Staines, Middx.Sun 17 Jun 2018
Little industry remains in Staines which used to have three large
factories as well as many minor works
A sign close to the Station welcomes people to the river, sun and
A few yards on is a former brewery site, used for adult education
for some years but empty and derelict for the last 10
New and expensive housing replaces offices, businesses and shops
Garages at the back of a housing estate, once I think sports ground
for the Staines Linoleum site
The Staines aqueduct carries water from the Thames to reservoirs in
Staines and elsewhere
The River Colne which enters the Thames in the centre of Staines
The River Ash leaves the Colne here and flows into the Thames at Sunbury
Under the Staines bypass is Staines Moor. There is a path beside the
river on the opposite bank but the path
to it down from the bypass was overgrown and rather dangerous.
Further west another path crosses the aqueduct leading back towards
Looking along the aqueduct in the opposite direction from the bridge
Just off the Two Rivers on the path beside the Wraysbury River we
came across these and some balloons used
to inhale the gas.
Wraysbury Rd, Church St and Bridge St. At right on the corner is the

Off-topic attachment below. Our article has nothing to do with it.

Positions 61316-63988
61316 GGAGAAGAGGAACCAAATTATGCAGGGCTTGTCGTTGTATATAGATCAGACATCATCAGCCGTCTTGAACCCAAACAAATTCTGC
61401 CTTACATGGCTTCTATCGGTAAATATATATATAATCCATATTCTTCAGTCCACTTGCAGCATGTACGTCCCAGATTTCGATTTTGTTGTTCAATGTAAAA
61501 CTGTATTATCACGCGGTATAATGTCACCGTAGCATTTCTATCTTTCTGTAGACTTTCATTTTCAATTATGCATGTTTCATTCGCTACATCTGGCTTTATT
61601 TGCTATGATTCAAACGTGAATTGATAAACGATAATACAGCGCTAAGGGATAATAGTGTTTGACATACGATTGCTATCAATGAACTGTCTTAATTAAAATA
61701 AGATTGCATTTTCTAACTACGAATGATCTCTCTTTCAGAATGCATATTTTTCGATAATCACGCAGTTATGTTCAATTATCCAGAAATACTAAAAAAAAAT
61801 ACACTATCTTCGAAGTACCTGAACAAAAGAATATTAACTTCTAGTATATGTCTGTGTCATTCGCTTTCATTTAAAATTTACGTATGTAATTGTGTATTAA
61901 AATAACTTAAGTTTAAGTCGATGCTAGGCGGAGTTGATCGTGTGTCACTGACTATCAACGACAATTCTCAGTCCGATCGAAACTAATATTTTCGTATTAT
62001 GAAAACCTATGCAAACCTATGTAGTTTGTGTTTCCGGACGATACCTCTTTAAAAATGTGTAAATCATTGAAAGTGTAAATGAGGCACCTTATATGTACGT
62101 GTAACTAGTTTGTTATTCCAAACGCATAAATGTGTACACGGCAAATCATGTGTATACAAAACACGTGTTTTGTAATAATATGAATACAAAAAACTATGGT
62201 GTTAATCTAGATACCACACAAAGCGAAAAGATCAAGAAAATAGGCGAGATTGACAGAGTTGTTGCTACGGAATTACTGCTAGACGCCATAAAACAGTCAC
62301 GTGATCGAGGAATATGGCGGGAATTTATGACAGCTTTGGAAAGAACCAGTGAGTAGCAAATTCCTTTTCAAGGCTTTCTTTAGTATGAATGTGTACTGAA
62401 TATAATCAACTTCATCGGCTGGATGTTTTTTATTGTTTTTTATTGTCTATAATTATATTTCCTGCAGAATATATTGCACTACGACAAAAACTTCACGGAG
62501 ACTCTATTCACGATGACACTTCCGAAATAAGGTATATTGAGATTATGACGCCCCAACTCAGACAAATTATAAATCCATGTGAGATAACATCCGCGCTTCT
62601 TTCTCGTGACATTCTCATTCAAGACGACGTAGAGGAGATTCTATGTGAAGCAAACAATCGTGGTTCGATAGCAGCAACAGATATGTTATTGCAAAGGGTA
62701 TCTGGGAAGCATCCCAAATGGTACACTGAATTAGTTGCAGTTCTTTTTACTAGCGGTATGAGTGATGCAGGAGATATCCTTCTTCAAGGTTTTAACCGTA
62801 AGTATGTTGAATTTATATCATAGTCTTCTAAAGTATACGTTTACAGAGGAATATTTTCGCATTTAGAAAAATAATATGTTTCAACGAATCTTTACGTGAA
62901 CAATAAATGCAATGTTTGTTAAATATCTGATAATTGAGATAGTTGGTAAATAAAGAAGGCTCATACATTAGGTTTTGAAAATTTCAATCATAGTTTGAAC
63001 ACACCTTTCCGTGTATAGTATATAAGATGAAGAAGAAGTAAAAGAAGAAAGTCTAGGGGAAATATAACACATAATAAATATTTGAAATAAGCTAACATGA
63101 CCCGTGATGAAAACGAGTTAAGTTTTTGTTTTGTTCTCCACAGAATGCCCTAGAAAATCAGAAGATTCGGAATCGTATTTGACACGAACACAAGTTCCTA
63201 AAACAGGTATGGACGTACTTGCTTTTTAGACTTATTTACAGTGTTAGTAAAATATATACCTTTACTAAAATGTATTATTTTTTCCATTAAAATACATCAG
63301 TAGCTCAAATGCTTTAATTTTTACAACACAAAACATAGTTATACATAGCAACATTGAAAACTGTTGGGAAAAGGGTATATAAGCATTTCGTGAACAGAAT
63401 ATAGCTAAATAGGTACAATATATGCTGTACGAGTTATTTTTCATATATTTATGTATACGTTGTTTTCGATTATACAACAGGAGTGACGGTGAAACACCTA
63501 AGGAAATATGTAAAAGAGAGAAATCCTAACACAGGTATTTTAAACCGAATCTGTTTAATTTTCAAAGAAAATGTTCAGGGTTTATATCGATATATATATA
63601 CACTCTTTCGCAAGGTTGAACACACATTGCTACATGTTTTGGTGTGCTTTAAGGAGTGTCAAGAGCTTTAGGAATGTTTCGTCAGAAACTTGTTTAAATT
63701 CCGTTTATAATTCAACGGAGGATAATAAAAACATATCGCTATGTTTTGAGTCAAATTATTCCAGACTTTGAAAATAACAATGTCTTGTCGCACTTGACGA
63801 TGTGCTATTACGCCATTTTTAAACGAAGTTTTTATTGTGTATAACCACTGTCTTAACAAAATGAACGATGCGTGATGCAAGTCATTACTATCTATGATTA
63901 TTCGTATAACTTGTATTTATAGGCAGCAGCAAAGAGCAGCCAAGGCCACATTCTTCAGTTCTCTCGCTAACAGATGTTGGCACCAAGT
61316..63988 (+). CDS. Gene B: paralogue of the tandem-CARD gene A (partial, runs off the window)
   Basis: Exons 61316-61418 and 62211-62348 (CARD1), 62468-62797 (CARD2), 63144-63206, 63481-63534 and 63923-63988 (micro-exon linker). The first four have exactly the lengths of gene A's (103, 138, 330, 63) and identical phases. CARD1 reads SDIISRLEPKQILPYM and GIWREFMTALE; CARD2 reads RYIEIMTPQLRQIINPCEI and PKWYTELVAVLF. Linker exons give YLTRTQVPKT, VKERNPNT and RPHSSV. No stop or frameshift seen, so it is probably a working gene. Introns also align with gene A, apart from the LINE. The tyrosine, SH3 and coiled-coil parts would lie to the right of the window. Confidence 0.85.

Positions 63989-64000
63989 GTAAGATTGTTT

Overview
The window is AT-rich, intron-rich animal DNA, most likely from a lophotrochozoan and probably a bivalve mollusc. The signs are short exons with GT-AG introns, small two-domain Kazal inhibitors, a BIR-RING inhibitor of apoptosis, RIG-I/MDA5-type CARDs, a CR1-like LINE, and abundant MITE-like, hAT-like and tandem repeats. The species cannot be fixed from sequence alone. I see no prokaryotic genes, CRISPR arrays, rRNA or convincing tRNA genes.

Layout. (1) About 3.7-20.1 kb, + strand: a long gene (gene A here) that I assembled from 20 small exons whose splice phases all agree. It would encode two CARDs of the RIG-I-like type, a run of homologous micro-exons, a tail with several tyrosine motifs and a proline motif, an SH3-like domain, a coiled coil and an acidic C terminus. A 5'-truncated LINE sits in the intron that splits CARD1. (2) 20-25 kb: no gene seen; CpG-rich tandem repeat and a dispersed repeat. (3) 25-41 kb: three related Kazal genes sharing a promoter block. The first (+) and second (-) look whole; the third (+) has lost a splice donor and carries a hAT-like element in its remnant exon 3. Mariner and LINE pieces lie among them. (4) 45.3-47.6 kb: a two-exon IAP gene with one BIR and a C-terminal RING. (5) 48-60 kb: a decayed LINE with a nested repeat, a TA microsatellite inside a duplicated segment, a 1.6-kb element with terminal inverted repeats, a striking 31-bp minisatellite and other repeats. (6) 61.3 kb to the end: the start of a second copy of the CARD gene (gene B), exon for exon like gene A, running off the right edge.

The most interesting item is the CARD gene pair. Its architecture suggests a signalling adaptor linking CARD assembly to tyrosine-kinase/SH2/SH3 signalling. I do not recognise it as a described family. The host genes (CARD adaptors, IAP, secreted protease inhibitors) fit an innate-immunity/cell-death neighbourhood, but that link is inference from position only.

former pub on the Ashby Brewery site.
The brewery became part of Courage, and this tower was converted to
The Bells and Staines Parish Church - St Mary's
A private bridge leads to Church Island. Daybreak is moored beyond
it, back from voyages around the country
Across the river past the downstream end of Church Island
Riverside Offices to let.
Staines Bridge. The land at right is also in Staines, as the boundary
follows a former course of the river
The Swan Hotel
The London Stone, part replica. It used to mark the boundary of the
City of London's authority over the Thames
The Swan Upper is one of the better bits of sculpture in Staines,
and was moved here from a backstreet
Substantial houses on the riverbank facing Staines from the
1920s and 30s are in Runnymede borough.
Many who lived in London had weekend 'cottages' lining the river downstream
from here, some little more than
sheds. In the last 40 years most of these have been replaced by rather larger
buildings on this kind of scale.
June main page
Other sites with my pictures include
londons industrial history
lea valley / river lea
and you can read what I think about photography on my blog at
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